Environmental Review Toolkit

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ESA Consultation Process Overview
The following provides a high-level introduction to Biological Assessments and the process for developing and using them. The purpose of this section is to provide you with a broad orientation and overview. This, along with this site's Helpful Hints and National BA Template and National BA Template Instructions, should provide you with the structure and assistance you need to help make your process of preparing Biological Assessments as efficient and straightforward as possible.
A BA is the document that assesses the effects of projects on threatened and endangered (listed) species and critical habitat. If such species may be present in a project area, a biological assessment (BA) is prepared for the purpose of analyzing the potential effects of the project on listed species and critical habitat. A BA is created using best available scientific and commercial data. A BA can also include measures to minimize and avoid any identified effects as well as enhancements when reasonable. Before any project can move forward to construction, FHWA must complete consultation if a transportation project has the potential of effecting listed species and critical habitat.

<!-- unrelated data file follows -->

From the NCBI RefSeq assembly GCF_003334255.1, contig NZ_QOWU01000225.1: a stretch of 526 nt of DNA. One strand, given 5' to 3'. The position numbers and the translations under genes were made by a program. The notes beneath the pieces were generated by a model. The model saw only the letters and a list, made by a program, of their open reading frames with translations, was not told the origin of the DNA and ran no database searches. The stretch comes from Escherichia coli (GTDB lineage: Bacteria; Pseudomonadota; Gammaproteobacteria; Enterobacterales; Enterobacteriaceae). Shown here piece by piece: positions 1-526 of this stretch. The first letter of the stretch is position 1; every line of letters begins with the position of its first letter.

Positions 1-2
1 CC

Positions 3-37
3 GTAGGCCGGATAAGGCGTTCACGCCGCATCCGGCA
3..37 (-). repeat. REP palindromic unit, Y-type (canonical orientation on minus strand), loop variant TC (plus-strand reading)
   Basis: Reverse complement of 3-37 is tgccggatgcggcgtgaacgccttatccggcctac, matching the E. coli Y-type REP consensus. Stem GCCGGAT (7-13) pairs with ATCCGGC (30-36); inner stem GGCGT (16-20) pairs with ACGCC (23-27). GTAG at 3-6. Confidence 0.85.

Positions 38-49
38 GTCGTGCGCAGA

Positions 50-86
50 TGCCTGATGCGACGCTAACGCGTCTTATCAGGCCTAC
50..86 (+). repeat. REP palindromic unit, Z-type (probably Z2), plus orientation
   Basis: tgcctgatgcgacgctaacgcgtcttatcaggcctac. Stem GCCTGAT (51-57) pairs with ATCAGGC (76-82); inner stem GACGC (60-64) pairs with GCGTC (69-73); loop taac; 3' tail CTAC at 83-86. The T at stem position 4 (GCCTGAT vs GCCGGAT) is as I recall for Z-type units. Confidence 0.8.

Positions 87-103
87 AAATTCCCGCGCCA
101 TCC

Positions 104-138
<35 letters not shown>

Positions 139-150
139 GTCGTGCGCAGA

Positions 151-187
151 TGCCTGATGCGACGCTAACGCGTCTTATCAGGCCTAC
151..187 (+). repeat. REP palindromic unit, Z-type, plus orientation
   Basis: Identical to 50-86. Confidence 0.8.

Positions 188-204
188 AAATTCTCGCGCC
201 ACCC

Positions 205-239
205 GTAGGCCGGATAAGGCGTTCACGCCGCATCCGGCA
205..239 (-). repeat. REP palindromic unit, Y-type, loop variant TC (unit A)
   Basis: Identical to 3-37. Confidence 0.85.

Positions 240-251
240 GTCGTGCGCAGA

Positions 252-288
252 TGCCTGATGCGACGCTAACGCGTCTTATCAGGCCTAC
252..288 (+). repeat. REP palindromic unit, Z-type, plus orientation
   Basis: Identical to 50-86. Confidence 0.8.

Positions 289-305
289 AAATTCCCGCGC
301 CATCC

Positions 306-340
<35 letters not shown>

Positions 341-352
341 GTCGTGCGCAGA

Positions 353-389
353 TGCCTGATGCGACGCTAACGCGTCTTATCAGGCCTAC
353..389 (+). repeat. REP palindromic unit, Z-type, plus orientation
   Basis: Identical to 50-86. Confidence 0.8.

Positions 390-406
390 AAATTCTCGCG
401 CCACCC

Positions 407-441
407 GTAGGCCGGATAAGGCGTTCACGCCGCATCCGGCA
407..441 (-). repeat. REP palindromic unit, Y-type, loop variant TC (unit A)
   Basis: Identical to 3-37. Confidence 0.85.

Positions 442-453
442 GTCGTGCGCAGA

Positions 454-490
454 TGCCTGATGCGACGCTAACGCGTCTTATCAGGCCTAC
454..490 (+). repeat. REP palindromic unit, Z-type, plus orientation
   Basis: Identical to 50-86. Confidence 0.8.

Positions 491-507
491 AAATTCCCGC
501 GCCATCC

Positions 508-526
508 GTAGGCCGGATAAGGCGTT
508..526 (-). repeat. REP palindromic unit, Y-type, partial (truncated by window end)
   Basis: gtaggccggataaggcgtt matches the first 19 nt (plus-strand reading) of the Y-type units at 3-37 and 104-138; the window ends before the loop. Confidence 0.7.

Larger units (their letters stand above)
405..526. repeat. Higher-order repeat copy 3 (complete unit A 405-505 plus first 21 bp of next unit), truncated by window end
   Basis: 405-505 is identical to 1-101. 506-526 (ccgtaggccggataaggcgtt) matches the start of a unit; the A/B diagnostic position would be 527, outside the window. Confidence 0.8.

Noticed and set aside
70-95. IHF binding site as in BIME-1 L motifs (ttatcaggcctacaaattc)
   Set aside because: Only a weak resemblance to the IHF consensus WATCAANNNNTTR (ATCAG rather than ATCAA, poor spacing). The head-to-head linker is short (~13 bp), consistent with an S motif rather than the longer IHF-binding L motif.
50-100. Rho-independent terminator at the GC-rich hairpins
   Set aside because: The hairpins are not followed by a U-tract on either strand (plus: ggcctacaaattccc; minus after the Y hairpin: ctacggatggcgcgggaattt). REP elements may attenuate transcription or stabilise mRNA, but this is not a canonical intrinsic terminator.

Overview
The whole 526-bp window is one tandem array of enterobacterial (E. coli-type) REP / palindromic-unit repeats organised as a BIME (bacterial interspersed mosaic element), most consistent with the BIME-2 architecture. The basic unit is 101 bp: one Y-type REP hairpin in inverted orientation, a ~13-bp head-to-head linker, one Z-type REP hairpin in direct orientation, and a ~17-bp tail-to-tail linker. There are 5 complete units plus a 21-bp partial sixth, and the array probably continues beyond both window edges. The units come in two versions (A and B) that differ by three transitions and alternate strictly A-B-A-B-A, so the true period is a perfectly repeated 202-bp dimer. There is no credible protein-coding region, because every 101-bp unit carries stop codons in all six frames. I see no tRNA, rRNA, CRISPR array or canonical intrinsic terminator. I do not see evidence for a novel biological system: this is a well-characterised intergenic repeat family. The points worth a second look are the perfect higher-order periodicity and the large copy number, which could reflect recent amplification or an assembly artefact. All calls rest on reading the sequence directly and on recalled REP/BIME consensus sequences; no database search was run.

Biological Assessments include: (1) information concerning all species listed and proposed for listing under the ESA; (2) designated and proposed critical habitat that may be present in the action area of the project; and (3) the evaluation of potential effects of the project on such species and habitat. In general, the BA includes:
  • Executive Summary
  • Introduction
  • Project description and overview
  • Action area
  • Occurrence of species and critical habitat in the action area
  • Baseline within the action area
  • Effects of proposed action on species, habitat, and critical habitats
  • Cumulative effects
  • Conclusions and effect determinations
  • References
  • Appendices (e.g., Species List from USFWS and NOAA Fisheries)
A. Understand the Process . . .
  • Familiarize yourself with the federal Endangered Species Act (ESA) and the ESA Section 7 consultation process.
  • Understand what Biological Assessments and Biological Opinions are.
  • Consult key resources in the ESA-FHWA Library.
B. Get Organized . . .
  • Gain an understanding of the project by obtaining information regarding its location and any associate activities from project team members. Review the National BA Template to get an idea of the types of information you will need. Identify and establish contact with appropriate project staff such as the project lead, team members responsible for project design (i.e., engineers, etc), local experts, subject matter experts and key stakeholders.
  • Get a project biologist assigned to the project team early in the design process to provide input. The project biologist can work with project designers and engineers to identify species of concern in the vicinity of the project, whether surveys for wildlife or plants will be required, in-water work windows, timing restrictions based on wildlife sensitive periods, and other environmental considerations and issues of special concern.